Tuesday, March 8, 2016

Dictation as a New Writing Technique

So I am trying something new with my writing—dictating what I am saying while performing other tasks.  Since most people can talk faster than they can write or type, myself included, this means that I can now do an entire first draft of a piece while I am in the middle of driving home, or standing in line, or… pretending I am crazy…?  The time this is going to save me will free up my schedule for other projects, like wood carving and sculpting commissions.  (I may even manage to get a few words in while doing those, too.)
It’s a little awkward to start off.  I’ve already fumbled quite a bit, and this is already the second take.  I’ve already transcribed the first recording, and now I am just skipping over it as I read while adding a few clarifying thoughts as I go.  It’s making it a little easier to rearrange my thoughts.
This post marks the very beginning of an experiment, wherein I am attempting to become a better, quicker writer.  I intend to get my word count up, probably close to the 10,000 words a day mark.  I have noticed this from other writers across the internet.
I would recommend every writer getting a recorder and playing around on it.  You may even start off with something like, “Hi, my name is [insert name].  So, yesterday I heard…”  It doesn’t matter what you say.  Just hit the pause button when you actually pause to think, and then hit resume when you’re ready to continue with your line of thought.
I did discover an inspiring passage out of a book called 10,000 Words a Day: Survive and Thrive by Jessica B. Fry on Wattpad.  She is one among several writers who say dictation is supposed to increase your writing speed.  I’ve seen a lot of posts on Wattpad, Pinterest, Tumblr, and elsewhere on the web, that these writers have actually been able to reach the 10,000 words per day mark.  Jessica, Rachel Aaron / Bach, Hugh Howey, Kevin J. Anderson, and a few others claim to have reached that goal consistently.  Keven J. Anderson says he publishes over eight novels a year.  And all of these writers are bestsellers, meaning they have quite obviously not sacrificed quality for quantity.  Keven J. Anderson also has a freelancer he pays to transcribe his recordings—they work nearly full time while he is out having a fun time, hiking in the mountains, dictating his story—or whatever he is working on.  I want to be like Kevin.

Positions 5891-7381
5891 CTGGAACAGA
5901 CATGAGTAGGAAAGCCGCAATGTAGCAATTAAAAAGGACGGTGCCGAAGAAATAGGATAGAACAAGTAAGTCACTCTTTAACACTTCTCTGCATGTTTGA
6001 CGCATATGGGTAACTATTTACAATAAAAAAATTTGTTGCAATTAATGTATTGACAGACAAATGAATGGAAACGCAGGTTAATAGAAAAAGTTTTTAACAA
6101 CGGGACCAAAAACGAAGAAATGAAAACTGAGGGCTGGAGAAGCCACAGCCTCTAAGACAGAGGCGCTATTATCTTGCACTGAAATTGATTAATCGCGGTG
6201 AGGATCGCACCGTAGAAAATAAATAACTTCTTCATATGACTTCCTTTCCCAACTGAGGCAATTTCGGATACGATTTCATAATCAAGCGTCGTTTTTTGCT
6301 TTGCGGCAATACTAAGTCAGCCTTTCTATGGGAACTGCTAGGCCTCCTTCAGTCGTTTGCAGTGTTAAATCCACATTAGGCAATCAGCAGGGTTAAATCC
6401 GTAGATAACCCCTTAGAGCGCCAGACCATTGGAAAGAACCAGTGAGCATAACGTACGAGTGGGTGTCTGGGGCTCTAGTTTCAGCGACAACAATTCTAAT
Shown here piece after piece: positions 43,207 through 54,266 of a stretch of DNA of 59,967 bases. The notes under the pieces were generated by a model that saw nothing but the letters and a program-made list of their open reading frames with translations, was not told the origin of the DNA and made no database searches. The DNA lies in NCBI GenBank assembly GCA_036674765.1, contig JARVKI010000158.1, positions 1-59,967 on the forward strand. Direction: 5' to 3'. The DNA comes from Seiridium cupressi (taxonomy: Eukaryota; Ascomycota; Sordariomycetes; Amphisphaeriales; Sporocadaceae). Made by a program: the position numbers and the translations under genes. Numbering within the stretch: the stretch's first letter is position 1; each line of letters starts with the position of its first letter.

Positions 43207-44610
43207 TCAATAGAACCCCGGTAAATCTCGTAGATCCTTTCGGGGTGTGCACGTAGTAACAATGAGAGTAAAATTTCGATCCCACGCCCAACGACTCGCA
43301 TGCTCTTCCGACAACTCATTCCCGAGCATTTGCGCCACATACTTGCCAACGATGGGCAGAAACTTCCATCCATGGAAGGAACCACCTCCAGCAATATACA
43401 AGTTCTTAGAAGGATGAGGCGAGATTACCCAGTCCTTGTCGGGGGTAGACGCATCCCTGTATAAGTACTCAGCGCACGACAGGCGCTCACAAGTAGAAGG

If I do what he does, I am thinking about adding a notebook or something during my own trips of epic awesomeness.  The notebook should keep me from wandering off topic.  (Hooray for bulleted lists.) Anyway, each of them says dictating didn’t come naturally to them.  They all practiced at it, which is what I am doing for this post.
When I began this post, I originally only hit the pause button maybe twice within the first three minutes of my time frame.  It’s pretty cool.  My earlier attempts a year ago failed drastically.  (Ten minutes of static silence, and four badly stuttered words.)  I also composed the original draft of this on my way home, driving my mother-in-law’s black Nissan.  What a sweet piece of machinery.  Once home, I sat down and transcribed it all, and this is the second take, where I am re-organizing my thoughts.  What you are reading is the edited second transcribed draft.
I would highly recommend this because this has already saved me about an hour.  I’ve only been home an hour—plus I did dishes and several other things…and another horrible practice recording where there where pans crashing in the background while I was talking.  (Our house is messy and I drop a lot of stuff, hehe.)

Boom, baby!

I have a lot to work on.  I’ve hardly reached 700 words for this post alone!  Not bad starting off, though.  One hour and thirty minutes to from start to finish, editing included.

Here are some links to my source material, if you would like to read their full articles.

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